# The secret of all life: Differential equations

When British mathematician and educator David Acheson was in elementary school, his biology teacher, Ms. H., always gave the same test questions each week. Question 23 was *What is the secret of all life? *Her answer was chlorophyll. His answer is differential equations.

Most textbooks give you a definition for differential equations, but they don’t show you how to build one “in the wild” so to speak. I have my own demonstrations, but none are as good as what Professor Acheson provides in his pithy, charming book on many things math – 1089 + ALL THAT = A JOURNEY INTO MATHEMATICS.

He begins with a helpful statement of what differential equations do:

*Differential equations are statements, essentially, of how a system will change after a short period of time. They tell us, in other words, how *different* a system will be a short time later.*

The statement above tells us to do two things: 1. Choose a system to study; 2. Choose aspects, parts, variables of the system that change. For us, it is natural that the system be a brain, but to simplify things as much as possible, we shall study a brain on a spring:

The two aspects of the brain on a spring we will study are *y* – the height of the brain above its equilibrium point, and *v* – the brain’s upward velocity.

In calculus, we study how some quantity *y* changes with time *t*, and we learn to deduce the *rate at which y changed with t, *denoted as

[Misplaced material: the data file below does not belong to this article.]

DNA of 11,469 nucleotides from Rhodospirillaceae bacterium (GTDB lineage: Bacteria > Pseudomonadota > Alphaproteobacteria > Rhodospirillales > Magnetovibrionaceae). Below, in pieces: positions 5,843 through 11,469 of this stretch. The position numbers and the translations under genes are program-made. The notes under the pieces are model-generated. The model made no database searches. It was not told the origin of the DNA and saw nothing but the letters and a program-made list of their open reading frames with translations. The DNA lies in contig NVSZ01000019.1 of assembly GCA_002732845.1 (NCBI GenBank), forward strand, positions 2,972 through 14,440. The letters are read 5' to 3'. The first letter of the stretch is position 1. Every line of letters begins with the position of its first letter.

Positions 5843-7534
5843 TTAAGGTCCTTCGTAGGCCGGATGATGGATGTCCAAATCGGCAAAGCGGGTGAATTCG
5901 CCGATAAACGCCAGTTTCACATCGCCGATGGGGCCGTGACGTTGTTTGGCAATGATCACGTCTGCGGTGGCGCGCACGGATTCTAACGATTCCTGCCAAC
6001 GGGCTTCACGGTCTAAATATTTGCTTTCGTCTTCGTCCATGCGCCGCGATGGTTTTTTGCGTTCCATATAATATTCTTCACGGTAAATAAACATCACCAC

*But here, as with other differential equations, it is all the other way around. In the equations of motion for the [brain] we have some rather obscure information about the rates of change **and our task is to deduce how y and v depend on time t.*

*To see the general idea, note first that at time t the [brain] is at height y and has upward velocity v. And a little later, at time t + δt, its height and upward velocity will have changed slightly to y + δy and v + δv. *(Remember that δ, which denotes “a little bit” of some quantity, can be as small as we need it to be. This is where we are headed, to a demonstration, via a computer simulation, of what happens when we make δ smaller and smaller.)

*Suppose, then, that we approximate *

*and treat *

*in a similar way. We can then convert the differential equations into:*

*These are formulae for the small changes in y and v that occur after a small increase in time of amount δt.*

*And, most importantly, they allow us to write the ‘new’ values of y and v ( i.e. y and δy and v and δv in terms of the ‘old’ ones:*

* ,*

* . *

To visually see what happens as the values of δ change, go to Dr. Acheson’s website: http://home.jesus.ox.ac.uk/~dacheson/index.htmland click on 1089 and All That. You can download a program in BASIC which will allow you to experiment with different values of δ.

For those readers whose gag reflex is particularly active when near maths, I say unto you, relax and give it a try. There is a path just for you into an enchanting world. For me it has been the realization that mathematics is a language. An equation is a poem, a mathematical theme is a drama with no beginning and no end. The notation is often very beautiful. The mind is at play. Find your way.